Timmins history time, and the massive fire of July 11th, 1911 that swept through the fledgling Porcupine Mining Camp.
Timmins Museum director-curator Karen Bachmann tells us that shafts were still being sunk at the Dome, the Hollinger and about 12 other mines. Wives and children of the mining pioneers had started to arrive, as well as merchants to serve their needs.
“And because there’s so much happening here, we have stockbrokers that set up their offices here,” Bachmann notes. “So then we have an influx of all kinds of people who were doing investment in this.”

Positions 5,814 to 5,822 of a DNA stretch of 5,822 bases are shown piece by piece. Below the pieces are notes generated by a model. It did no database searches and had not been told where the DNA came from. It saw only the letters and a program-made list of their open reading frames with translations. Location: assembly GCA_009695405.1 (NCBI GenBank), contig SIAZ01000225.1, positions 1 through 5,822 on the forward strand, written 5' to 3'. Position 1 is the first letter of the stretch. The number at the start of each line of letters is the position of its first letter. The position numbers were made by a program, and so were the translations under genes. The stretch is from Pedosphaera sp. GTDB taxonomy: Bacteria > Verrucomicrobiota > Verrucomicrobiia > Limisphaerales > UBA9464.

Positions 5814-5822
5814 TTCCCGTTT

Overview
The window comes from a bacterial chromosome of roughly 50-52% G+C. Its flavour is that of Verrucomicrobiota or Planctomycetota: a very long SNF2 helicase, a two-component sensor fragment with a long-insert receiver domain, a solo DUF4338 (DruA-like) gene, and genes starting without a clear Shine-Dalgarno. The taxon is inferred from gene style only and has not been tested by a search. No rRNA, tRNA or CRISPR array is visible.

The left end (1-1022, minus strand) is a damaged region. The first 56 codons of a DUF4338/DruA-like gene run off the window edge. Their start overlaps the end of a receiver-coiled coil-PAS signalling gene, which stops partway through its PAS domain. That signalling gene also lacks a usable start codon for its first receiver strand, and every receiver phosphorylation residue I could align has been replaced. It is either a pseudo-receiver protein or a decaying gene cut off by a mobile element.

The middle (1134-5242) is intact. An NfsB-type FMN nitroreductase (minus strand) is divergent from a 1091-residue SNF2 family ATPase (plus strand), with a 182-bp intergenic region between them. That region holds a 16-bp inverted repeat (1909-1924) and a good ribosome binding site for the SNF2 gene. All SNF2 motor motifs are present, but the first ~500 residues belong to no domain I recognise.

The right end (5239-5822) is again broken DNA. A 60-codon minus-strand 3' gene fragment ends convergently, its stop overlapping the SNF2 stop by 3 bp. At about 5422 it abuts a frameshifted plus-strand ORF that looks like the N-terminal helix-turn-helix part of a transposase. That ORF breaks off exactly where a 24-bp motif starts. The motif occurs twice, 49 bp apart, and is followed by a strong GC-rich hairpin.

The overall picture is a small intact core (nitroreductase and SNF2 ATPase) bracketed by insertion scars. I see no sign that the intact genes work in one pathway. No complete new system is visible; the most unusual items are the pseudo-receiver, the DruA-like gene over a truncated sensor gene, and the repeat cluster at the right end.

Among the growing population in the mining camp were reporters from newspapers like the Ottawa Citizen, Toronto Globe, New York Times and the Chicago Tribune. They and others were reporting on the establishment of mines, which was made possible by investors in all those cities.
As Bachmann recounts, the Toronto Globe reporter telegraphed out a dispatch on the day of the fire.
“Great disaster has befallen the north country as a result of the terrible heat and lack of rain,” she reads from the report. “The whole country is burning up, with bush fires everywhere. They have been in progress for over a week and reached a climax today, licking up in their path everything before them.”
He went on to predict a great loss of life among the thousands of prospectors in the camps.
Next week: The reaction caused by that and other newspaper reports of the fire.